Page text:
You dont have to work exactly to rule or exactly to your paid hours if you want, but you are doing far far too much free work at the moment, and while they know you will work for free, they will funnel as much work as possible your way.

LonnyVonnyWilsonFrickett Tue 05-Jul-16 18:05:20

The thing about charities is they take the piss. The more you do (for free), the more they'll ask of you (for free).

You have to start having some grown up conversations with your manager about your budgeted hours versus the priorities. This will either free up money, or another mug free worker will pop up to pick up the slack, or the work won't get done. None of that will affect your CV - your CV is based on your skills rather than the amount of work you get through. Pick and choose the things which will develop you - they become your priorities, then sit down with your boss and do the trade-off.

JeepersMcoy Tue 05-Jul-16 18:16:01

Your last post sounds to me like this is really matter of you taking on everything going rather than real pressure from your employer (I could be wrong here). If this is the case than I would say there is a middle ground between taking on everything and working to rule. You need to review what you are working on and what it is you actually want to do. What are your long term goals? What are you main priorities for yourself and the organisation? When something comes up look at It carefully and think about whether it will help you meet your goals or not. Stop and really think, even if that means taking a bit of time before you commit. Only take on work that is of value to you and the organisation and politely refuse things that aren't.

Remember to take into account non-work goals as well, such as spending more time with kids or sorting the garden, or watching the game of thrones boxset. These things have value to!

It can be hard saying no at first, but once you try and the world doesn't end it gets easier smile

Floggingmolly Tue 05-Jul-16 18:22:18

How and why was the role created "for you"? It seems unlikely it was an altruistic act of charity on their part confused, more likely they saw your skills would be beneficial for the company and have rather cleverly convinced you that they're the ones doing you a favour; letting you work for half pay...
What would make you think this was a great deal?

HuckfromScandal Wed 06-Jul-16 10:51:51

Several things jump out at me:

If you are good and valued, they would pay you what you are worth. That's clearly not happening.

Not all the "good" jobs are in SE / London.
I work in Scotland - in one of the more remote areas, and earn good money.

Charities take the piss. And you are letting them.
That's up to you. But as another poster said - the more you do - the more they will ask.

And "politically" if it transpired you were being paid below the national minimum wage - that wouldn't look good either!!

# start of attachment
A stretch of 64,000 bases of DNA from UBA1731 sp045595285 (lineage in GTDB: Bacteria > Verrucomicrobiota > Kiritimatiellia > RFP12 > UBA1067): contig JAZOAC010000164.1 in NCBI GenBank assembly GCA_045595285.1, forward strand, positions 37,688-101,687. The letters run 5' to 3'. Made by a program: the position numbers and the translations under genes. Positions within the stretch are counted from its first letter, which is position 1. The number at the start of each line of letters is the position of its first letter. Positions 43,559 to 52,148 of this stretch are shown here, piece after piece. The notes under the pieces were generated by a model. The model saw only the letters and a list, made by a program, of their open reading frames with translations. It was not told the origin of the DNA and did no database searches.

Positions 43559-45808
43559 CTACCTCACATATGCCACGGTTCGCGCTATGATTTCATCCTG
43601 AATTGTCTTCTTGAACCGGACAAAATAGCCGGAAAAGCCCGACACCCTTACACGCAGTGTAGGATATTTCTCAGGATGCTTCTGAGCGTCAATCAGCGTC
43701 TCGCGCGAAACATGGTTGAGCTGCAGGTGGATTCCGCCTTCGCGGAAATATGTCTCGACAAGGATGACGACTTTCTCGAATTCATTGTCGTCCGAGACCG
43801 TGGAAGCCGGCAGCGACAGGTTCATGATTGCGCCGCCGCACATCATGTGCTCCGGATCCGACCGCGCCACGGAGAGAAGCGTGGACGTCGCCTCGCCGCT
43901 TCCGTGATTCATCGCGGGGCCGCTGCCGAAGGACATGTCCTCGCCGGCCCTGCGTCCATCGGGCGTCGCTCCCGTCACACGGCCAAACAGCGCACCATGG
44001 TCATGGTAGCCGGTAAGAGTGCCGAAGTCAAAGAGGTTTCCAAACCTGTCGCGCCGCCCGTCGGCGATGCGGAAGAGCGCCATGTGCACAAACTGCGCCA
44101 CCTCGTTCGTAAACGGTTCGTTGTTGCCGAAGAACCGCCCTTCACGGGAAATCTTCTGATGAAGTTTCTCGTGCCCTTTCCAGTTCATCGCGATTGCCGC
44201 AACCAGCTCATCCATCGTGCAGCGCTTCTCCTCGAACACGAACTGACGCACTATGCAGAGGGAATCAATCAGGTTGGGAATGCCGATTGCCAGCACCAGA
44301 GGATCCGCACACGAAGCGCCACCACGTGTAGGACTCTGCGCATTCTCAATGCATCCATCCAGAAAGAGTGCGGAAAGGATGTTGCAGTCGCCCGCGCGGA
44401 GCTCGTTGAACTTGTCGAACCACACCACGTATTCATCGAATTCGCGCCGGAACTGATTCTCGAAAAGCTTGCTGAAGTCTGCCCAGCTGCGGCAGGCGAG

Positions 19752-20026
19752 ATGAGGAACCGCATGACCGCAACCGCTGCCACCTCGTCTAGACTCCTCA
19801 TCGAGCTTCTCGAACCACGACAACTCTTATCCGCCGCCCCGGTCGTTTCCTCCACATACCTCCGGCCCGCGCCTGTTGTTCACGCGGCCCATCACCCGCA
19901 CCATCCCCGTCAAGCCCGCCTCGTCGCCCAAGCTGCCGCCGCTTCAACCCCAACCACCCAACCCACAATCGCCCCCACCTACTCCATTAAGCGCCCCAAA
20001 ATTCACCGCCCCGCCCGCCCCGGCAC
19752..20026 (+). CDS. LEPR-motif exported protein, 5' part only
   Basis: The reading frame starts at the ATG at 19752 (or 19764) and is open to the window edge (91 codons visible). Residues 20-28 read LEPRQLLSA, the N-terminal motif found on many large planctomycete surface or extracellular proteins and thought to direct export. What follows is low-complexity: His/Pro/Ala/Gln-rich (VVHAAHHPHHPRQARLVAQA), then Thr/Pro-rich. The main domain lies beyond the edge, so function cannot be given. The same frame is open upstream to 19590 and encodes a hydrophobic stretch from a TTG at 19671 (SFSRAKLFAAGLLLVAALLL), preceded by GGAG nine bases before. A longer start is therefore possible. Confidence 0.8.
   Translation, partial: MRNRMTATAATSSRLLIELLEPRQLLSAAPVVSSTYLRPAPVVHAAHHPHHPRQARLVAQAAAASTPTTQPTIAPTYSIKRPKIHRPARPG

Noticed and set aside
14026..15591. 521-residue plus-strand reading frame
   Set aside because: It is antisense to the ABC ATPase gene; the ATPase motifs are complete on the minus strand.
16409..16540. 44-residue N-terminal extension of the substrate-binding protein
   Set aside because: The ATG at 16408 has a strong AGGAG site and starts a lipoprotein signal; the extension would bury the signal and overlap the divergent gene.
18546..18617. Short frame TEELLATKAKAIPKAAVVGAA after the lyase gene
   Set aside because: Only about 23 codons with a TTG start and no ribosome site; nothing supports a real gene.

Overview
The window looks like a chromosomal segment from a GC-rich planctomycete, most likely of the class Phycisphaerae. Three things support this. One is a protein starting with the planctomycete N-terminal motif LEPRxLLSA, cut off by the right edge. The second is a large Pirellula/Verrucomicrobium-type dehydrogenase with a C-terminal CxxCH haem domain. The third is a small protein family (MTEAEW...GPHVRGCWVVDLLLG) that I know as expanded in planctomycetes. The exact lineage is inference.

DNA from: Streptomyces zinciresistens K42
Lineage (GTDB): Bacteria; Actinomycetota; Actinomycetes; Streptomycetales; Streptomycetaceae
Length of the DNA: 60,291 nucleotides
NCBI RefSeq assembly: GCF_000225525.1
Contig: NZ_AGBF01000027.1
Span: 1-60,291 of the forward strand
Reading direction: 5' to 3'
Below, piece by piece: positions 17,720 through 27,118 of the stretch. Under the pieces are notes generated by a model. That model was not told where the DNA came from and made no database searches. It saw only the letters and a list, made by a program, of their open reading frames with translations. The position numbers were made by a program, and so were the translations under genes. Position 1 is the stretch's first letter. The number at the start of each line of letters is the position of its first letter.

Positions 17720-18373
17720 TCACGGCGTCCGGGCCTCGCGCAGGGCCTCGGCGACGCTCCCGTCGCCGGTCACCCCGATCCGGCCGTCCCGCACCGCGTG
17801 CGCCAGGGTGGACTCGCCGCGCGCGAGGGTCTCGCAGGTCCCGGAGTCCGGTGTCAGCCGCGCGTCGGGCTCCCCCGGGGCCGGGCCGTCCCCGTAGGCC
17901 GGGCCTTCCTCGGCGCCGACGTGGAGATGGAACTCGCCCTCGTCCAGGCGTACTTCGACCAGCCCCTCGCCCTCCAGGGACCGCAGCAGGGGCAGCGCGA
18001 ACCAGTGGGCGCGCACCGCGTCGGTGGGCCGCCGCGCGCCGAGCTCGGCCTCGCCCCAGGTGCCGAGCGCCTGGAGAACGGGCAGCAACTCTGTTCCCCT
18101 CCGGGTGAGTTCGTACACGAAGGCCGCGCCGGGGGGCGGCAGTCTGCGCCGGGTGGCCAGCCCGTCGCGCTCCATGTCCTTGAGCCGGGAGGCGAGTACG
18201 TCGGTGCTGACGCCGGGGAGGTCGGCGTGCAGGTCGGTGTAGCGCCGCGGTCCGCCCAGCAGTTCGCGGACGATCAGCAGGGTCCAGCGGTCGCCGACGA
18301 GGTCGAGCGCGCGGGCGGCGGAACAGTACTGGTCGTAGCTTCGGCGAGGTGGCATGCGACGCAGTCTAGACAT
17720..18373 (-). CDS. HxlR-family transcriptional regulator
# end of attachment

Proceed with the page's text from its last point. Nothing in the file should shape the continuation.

harrowgreen Wed 06-Jul-16 16:55:01

"your CV is based on your skills rather than the amount of work you get through. Pick and choose the things which will develop you - they become your priorities".

This really jumped out at me. I agree that I need to be more strategic and focus on what's good for me out of all of this. Some of the opportunities I'm getting are really fantastic (top-level management stuff) so I need to prioritise gaining those skills.

Jeepers - your comment about other things having value is also something I need to note. I had my first baby early (in comparison to others in my then-profession) and I have since then always placed a potentially unhealthy emphasis on work as defining, rather than anything else. I find it incredibly hard to relax or stop (I'm always doing housework or something for the children if I'm not working...).

The role was created for me out of a temporary position. My then-manager was offered a new role, but realised she needed help with it and asked me to join her, coming up with the payment structure we have now. So the role never existed formally / there's no job description.

I understand that not all good jobs are in the SE/London. DH works here and does very nicely indeed. But the majority of the jobs in my sector which I'd want to do (corporate roles) do seem to be there: all the jobs boards I've looked at show this. The only charity roles which seem to come up here are 'Support Worker' which is nothing like what I'm interested in.

I am upset by the comment that if I were 'good and valued' they'd be paying me. Am now starting to question whether I'm actually as good as I assumed I was (I didn't think this was naivety on my part due to the comments I've received and type of work I've been given but maybe it is...).

Stormtreader Wed 06-Jul-16 17:13:11

"I am upset by the comment that if I were 'good and valued' they'd be paying me. Am now starting to question whether I'm actually as good as I assumed I was "

I think it works the other way around actually - your work will be valued with the value that you place on it. If you're willing to do it all for free, it will be perceived as
a) not being worth being paid more than you are
b) easy. Otherwise we'd have to pay a lot more for it!

You may find that by valuing your time properly, you force others to start seeing it as worth more, because you are not offering bags of it for free. You may also experience a loud grumpy push-back once you start trying to lay some ground-rules down, because once people get a favour for long enough, they start to feel entitled to it.

HuckfromScandal Thu 07-Jul-16 08:50:16

I'm sorry if I upset you.
Not my intention.

I was trying to convey (cackhandedly) that you need to value your worth more.
And in turn get them to value it.
You working for, in effect, free - just makes you - to them - that you don't value your own time - so why should they?

harrowgreen Fri 08-Jul-16 16:05:19

Don't worry! I'm fine smile

Thanks for the responses-plenty to ponder. Need to be more aware of my own value...